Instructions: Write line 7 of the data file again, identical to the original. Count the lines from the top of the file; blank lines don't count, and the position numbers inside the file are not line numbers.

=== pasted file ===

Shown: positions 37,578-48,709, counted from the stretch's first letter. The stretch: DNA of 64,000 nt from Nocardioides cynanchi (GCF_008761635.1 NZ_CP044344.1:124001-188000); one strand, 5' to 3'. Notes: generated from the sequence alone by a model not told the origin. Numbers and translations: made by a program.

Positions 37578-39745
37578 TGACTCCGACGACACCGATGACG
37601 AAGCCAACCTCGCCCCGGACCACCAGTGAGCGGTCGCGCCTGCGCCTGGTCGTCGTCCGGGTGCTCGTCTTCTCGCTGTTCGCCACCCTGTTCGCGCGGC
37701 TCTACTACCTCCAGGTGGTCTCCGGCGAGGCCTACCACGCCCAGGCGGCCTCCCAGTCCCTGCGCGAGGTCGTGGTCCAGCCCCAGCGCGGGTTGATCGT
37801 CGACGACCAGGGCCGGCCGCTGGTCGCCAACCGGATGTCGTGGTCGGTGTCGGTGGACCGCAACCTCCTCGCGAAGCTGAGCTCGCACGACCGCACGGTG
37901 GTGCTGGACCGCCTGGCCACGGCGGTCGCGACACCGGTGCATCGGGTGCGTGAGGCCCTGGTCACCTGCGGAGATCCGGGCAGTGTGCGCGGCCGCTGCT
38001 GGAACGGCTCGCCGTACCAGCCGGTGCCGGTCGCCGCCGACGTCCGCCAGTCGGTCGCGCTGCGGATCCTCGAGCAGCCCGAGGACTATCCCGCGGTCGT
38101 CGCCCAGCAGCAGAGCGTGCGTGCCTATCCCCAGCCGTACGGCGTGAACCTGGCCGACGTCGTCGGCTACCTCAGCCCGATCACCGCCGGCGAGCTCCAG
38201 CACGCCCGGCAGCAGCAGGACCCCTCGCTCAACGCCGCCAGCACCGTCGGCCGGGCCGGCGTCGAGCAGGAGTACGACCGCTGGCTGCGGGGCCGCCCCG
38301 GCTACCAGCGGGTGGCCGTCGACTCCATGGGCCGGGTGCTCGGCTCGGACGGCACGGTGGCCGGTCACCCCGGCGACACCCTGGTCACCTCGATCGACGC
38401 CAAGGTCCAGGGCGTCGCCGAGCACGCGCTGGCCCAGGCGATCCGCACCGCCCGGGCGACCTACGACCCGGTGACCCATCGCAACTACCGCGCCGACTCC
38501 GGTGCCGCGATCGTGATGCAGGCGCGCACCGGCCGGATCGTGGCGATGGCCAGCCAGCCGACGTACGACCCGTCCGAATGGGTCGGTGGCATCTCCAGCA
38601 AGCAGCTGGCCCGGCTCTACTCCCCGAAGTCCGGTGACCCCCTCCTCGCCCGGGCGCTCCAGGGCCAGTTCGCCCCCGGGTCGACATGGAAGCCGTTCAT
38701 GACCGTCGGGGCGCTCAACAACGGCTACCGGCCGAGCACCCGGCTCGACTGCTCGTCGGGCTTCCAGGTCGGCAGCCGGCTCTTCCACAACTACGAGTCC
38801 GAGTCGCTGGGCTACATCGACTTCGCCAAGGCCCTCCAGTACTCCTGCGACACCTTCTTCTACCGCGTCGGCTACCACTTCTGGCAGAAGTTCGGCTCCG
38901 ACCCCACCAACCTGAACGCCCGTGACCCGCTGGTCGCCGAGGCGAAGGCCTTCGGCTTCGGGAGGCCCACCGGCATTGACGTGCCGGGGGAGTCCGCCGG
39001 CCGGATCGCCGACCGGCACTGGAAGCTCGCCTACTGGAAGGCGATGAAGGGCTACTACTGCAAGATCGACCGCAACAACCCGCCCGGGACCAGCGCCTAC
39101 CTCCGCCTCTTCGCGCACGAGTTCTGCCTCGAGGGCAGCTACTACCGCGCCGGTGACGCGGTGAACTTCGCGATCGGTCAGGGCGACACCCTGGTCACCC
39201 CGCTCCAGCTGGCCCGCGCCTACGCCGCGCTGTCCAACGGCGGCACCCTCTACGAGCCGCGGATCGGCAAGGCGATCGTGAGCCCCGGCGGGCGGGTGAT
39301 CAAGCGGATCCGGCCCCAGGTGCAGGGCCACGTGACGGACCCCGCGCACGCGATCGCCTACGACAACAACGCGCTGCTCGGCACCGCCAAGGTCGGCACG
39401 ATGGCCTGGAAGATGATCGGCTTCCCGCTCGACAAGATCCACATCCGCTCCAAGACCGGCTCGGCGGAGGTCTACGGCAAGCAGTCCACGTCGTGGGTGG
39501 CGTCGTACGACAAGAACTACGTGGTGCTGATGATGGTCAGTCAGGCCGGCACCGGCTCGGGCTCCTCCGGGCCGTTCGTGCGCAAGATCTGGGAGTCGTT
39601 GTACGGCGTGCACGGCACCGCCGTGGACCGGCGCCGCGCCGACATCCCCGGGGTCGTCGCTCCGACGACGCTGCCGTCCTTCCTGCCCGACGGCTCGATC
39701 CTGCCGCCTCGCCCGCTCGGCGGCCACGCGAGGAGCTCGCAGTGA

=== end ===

37901 GTGCTGGACCGCCTGGCCACGGCGGTCGCGACACCGGTGCATCGGGTGCGTGAGGCCCTGGTCACCTGCGGAGATCCGGGCAGTGTGCGCGGCCGCTGCT